Sign Language

Sign Language

2003: Walloon - Belgium, Legal Recognition of French Belgian Sign Language

2003: Walloon - Belgium, Legal Recognition of French Belgian Sign Language

Belgium's Parliament of the French Community recognised French Belgian Sign Language (LSFB) by decree in October 2003. The recognition entails:

  • cultural (symbolic) recognition
  • the formation of a commission to advise the Government of the French Communityin all LSFB-related matters
2004: Iceland, Legal Recognition of Icelandic Sign Language

2004: Iceland, Legal Recognition of Icelandic Sign Language

Icelandic Sign Language was recognised by law in education in 2004.

2005: Austria, Legal Recognition of Austrian Sign Language

2005: Austria, Legal Recognition of Austrian Sign Language

Austrian Sign Language (Österreichische Gebärdensprache, or ÖGS) was recognised by the Austrian Parliament in 2005.

2006: Cyprus, Legal Recognition of Cypriot Sign Language

2006: Cyprus, Legal Recognition of Cypriot Sign Language

Cyprus or Cypriot Sign Language (Greek: Κυπριακή Νοηματική Γλώσσα) is an incipient sign language of Cyprus.

Explanation in VGT (Flemish Sign Language)

2006: Flanders - Belgium: Legal Recognition of Flemish Sign Language

Flemish Sign Language (Dutch: Vlaamse Gebarentaal or VGT) was recognised on 24 April 2006 by the Flemish Parliament.

Cultural recognition entails that the Flemish Government recognises the Flemish Sign Language as the language of the Deaf Community in Flanders.

2007: Spain, Legal Recognition of Spanish and Catalan Sign Languages

2007: Spain, Legal Recognition of Spanish and Catalan Sign Languages

On June 28, 2007, Spanish and Catalan Sign Languages were recognised by the Spanish Parliament to be official languages in Spain.

2007: Estonia, Legal Recognition of Estonian Sign Language

2007: Estonia, Legal Recognition of Estonian Sign Language

Estonian Sign Language was officially recognised on 1 March 2007.

The Language Act recognises Estonian Sign Language (eesti viipekeel, EVK) as an independent language: not using 'sign language' as a generic term.

Par. 2 "Scope of Application" mentions Estonian Sign Language again, explicitly stating that the Act regulates the Estonian language and the use of Estonian Sign Language, along with 'foreign languages', i.e. minority languages.

2009: Macedonia, Legal Recognition of Macedonian Sign Language

2009: Macedonia, Legal Recognition of Macedonian Sign Language

"The Macedonian sign language (Macedonian: македонски знаковен јазикromanized: makedonski znakoven jazik or македонски гестовен јазикmakedonski gestoven jazik) is the sign language of the deaf community in North Macedonia.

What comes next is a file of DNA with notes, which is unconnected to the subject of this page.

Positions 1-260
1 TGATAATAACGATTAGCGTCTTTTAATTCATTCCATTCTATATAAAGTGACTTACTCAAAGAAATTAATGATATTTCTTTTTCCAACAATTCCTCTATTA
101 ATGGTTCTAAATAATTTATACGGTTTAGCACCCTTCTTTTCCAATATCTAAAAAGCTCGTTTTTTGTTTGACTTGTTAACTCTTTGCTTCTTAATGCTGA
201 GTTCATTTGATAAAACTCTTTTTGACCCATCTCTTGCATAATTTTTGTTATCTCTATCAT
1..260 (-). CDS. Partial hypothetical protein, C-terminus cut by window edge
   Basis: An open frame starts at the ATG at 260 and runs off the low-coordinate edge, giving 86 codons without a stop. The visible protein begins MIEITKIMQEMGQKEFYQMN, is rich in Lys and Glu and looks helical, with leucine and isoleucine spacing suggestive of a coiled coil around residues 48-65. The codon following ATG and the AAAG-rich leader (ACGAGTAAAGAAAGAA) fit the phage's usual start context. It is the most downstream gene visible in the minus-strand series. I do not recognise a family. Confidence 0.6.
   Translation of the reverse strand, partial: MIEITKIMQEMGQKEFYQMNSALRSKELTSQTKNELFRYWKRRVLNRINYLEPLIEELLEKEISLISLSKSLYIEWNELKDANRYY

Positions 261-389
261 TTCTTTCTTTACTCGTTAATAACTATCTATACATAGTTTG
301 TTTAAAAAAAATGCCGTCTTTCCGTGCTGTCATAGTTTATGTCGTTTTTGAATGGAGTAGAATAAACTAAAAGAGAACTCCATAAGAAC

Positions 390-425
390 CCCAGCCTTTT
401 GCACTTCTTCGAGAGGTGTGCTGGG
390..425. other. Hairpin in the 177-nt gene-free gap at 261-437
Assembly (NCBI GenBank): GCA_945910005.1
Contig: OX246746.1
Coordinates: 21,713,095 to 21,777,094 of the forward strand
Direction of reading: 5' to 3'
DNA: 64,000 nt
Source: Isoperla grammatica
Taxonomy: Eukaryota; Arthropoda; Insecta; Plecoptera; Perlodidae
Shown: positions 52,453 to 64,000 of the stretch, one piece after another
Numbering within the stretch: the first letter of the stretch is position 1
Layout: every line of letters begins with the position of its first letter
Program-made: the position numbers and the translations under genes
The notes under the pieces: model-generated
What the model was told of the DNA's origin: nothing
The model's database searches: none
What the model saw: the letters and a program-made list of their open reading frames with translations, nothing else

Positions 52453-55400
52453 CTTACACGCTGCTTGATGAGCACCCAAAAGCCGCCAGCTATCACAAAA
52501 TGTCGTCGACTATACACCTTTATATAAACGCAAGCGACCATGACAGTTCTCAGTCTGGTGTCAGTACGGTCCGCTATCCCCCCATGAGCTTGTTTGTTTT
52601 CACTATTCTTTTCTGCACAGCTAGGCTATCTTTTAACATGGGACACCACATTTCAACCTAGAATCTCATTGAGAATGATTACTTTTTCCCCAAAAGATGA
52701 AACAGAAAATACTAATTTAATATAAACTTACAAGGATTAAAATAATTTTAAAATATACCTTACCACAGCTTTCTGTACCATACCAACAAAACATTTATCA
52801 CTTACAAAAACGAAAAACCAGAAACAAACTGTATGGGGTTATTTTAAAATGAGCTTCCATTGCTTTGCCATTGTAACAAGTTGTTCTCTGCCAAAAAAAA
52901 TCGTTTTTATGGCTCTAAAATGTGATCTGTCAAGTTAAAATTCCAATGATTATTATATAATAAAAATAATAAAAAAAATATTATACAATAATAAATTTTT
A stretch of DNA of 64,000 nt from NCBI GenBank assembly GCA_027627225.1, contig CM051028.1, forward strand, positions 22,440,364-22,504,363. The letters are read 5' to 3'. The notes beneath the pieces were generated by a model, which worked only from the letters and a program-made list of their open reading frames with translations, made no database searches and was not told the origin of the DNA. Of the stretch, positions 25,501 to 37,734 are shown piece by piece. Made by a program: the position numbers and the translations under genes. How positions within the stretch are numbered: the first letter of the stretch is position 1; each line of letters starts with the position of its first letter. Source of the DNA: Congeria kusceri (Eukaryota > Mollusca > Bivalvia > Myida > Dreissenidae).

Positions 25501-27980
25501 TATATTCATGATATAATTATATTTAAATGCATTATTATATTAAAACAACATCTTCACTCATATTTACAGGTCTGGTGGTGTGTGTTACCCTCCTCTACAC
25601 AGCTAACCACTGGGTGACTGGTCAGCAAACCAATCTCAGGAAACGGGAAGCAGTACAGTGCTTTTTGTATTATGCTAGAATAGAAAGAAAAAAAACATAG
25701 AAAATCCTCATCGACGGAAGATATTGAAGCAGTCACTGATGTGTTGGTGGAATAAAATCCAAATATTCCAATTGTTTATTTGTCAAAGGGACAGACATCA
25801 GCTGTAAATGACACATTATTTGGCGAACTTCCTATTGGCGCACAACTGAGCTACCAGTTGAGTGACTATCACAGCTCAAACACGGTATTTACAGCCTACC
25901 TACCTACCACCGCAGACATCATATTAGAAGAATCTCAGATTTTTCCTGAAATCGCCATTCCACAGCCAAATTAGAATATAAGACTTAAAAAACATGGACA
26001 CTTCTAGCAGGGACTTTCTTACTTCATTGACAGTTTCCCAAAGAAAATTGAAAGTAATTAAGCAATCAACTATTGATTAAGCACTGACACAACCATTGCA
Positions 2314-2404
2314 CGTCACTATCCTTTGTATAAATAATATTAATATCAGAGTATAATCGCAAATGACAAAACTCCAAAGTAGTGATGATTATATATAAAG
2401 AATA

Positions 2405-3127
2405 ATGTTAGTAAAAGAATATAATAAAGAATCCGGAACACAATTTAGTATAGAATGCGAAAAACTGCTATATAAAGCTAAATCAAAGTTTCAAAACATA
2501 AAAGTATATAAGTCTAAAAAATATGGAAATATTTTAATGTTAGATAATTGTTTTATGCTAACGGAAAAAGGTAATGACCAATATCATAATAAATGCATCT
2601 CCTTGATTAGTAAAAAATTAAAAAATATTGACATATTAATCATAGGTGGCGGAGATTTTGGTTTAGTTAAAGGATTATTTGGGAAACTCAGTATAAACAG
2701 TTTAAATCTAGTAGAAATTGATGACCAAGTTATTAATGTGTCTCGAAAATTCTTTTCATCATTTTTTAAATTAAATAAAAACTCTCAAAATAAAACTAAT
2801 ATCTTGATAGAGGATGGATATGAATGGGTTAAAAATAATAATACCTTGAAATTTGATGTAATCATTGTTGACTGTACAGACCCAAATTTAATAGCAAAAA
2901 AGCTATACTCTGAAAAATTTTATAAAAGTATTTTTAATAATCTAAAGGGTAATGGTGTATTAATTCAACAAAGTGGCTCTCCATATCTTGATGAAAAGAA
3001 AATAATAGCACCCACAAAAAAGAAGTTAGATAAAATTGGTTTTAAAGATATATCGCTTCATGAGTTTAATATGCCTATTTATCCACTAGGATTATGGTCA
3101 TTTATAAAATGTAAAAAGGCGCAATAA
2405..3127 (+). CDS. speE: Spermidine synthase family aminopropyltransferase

The Macedonian Sign language is regulated by a national law on 21 August 2009.  

2009: Hungary, Legal Recognition of Hungarian Sign Language

2009: Hungary, Legal Recognition of Hungarian Sign Language

In November 2009 the Hungarian Parliament unanimously passed an act on Hungarian Sign Language and the protection of Hungarian Sign Language.

2009: Bosnia and Herzegovina: Legal Recognition of Sign Language

2009: Bosnia and Herzegovina: Legal Recognition of Sign Language

In Bosnia and Herzegovina, the deaf have the same language rights with sign language as the hearing do with oral language. Interpreters must be provided between sign and Serbo-Croatian for deaf people dealing with government bodies, and government television broadcasts must be translated into sign language.

2011: Iceland, Legal Recognition of Icelandic Sign Language

2011: Iceland, Legal Recognition of Icelandic Sign Language

In June 2011, Icelandic Sign Language was officially recognized as a first language. The law now states that Icelandic Sign Language is the first language of those who must rely on it for expression and communication, and of their children. The government authorities shall nurture and support it.

Article 5 of the Act also ensures that the government must promote all aspects of education and awareness in regards to Icelandic Sign Language.

2011: Poland, Legal Recognition of Polish Sign Language

2011: Poland, Legal Recognition of Polish Sign Language

In 2012, under the "Sign Language Act", Polish Sign Language ("Polski Język Migowy", PJM) received official status in Poland and can be chosen as the language of instruction by those who require it.